Garfield, AR - Patrick Edwards and his wife never intended on becoming beekeepers.
"Beekeeping is extremely addictive. It's like skydiving or kayaking, white water rafting, it's a thrill," says Edwards.
He and his wife turned to honey after a medical scare and they've been a buzz about it ever since.
Edwards says, "My wife went through a bad surgery and we spent a year in Minnesota at the Mayo Clinic. They rebuilt her stomach and told her to eat more honey and go to a Mediterranean diet. It would be better for her stomach."
Edwards already knew local honey helps with allergies, but after spending time as a beekeeper, Edwards says he's learned the limits of the healing qualities of honey are endless.
"We have chemo patients that their body is broken down so much because of the chemotherapy that their body can't absorb and fight off the allergens, so they start using a lot of honey. Honey will actually help to build their immunity back up." says Edwards.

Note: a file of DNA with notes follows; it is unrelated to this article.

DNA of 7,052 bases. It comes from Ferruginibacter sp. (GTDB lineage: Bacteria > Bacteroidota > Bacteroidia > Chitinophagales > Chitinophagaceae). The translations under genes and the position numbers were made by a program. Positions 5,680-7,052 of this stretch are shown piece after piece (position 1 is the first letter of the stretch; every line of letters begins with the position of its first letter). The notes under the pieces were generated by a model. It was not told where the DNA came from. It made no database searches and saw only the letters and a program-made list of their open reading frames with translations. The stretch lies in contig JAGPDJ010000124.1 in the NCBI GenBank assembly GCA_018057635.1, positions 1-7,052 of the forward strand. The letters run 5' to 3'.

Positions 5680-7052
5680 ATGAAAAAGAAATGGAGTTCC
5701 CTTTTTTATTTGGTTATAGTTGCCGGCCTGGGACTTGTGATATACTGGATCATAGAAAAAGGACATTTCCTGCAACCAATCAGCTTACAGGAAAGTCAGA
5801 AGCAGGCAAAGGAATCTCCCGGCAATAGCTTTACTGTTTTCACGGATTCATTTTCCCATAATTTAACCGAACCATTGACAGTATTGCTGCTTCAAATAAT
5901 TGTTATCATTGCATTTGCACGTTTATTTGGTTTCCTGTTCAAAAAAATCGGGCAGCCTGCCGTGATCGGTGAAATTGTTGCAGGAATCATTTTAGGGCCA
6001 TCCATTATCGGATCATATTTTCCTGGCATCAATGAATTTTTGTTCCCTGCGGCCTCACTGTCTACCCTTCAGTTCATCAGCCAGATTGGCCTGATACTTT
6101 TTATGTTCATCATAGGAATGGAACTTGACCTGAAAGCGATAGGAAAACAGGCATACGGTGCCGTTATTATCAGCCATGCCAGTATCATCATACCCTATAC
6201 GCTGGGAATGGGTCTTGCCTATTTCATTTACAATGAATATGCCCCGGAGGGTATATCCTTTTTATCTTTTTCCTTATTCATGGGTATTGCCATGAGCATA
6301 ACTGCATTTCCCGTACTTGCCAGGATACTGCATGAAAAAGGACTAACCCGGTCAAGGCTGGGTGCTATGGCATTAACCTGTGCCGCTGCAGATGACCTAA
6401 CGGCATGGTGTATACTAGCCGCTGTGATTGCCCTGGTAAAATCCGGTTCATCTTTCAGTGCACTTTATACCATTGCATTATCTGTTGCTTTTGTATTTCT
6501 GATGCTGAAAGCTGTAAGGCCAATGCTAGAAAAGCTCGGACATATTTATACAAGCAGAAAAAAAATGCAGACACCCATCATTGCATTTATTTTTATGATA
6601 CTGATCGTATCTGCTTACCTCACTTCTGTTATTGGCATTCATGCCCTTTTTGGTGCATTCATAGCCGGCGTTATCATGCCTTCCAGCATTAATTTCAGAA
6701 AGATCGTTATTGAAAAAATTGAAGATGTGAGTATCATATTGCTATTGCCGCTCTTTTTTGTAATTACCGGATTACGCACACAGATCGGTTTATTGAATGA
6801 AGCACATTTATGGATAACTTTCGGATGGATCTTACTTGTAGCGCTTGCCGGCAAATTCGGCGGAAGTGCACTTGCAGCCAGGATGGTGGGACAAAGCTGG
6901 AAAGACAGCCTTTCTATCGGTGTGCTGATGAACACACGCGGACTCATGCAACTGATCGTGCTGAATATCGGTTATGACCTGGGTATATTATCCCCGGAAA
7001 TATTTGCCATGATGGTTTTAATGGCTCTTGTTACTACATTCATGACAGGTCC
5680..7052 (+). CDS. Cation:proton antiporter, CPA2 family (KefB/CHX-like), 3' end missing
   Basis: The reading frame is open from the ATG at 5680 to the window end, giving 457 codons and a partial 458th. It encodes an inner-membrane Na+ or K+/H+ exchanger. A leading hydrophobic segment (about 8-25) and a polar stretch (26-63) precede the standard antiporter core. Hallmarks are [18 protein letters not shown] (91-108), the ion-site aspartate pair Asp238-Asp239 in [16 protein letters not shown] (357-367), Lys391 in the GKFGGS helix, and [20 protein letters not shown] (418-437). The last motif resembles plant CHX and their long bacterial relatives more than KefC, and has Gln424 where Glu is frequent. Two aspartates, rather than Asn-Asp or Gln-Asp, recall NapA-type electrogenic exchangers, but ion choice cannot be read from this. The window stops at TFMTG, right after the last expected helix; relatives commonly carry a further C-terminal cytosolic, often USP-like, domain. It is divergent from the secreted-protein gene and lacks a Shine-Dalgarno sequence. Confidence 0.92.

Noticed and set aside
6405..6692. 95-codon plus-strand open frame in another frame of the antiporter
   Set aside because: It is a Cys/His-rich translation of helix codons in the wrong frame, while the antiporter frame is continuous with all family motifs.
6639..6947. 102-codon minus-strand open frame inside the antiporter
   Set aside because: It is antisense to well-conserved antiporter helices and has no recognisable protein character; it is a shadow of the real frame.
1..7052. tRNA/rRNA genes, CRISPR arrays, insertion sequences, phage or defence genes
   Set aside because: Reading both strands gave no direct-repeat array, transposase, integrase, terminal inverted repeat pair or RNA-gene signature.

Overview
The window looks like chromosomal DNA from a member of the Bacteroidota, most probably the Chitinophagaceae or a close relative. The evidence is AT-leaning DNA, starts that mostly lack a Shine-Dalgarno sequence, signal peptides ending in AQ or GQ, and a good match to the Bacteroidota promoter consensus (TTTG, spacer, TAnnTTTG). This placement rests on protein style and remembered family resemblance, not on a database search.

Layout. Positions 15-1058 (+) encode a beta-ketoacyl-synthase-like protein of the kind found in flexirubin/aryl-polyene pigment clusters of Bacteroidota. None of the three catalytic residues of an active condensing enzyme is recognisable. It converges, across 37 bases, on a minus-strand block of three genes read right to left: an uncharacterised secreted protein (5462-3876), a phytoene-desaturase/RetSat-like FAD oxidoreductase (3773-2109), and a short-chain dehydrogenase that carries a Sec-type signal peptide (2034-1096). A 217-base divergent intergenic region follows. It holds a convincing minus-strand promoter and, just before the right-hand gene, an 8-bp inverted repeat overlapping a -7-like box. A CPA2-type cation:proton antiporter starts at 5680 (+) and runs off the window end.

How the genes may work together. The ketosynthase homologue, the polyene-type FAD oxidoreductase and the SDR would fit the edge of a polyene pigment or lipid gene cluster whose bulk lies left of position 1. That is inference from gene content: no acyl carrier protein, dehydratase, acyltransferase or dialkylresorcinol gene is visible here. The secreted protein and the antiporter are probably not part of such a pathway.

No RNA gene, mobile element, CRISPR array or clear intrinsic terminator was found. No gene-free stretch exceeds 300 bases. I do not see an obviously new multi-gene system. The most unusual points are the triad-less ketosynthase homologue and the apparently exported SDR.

"Einstein said that after we lose the bees, four years after we lose the bees, mankind will begin to starve. It's true," he adds. That's why he says it's so important to preserve bees and teach others about them, especially children since they are the future. Edwards says, "We've had little kids come up to the observation hive and to watch and play and they realize they want to go home and they want to start collecting bees. They want to catch their bees and they want to have their own hive."
And while they may not be your next family pet, a trip out to Prepper Bee Supply will still give you a pretty tasty learning experience.
"We'll pull some honeycomb out and we'll show them how much that it's taken and how many trips to a flower that a bee has to do to make one drop of honey. It's 10-thousand. 10-thousand trips to a flower to make one drop of wax on this and then they fill this with honey or they fill this with young bees."
Prepper Bee Supply offers private lessons -- or if you'd rather just watch -- Edwards invites anyone out to learn about the liquid gold.
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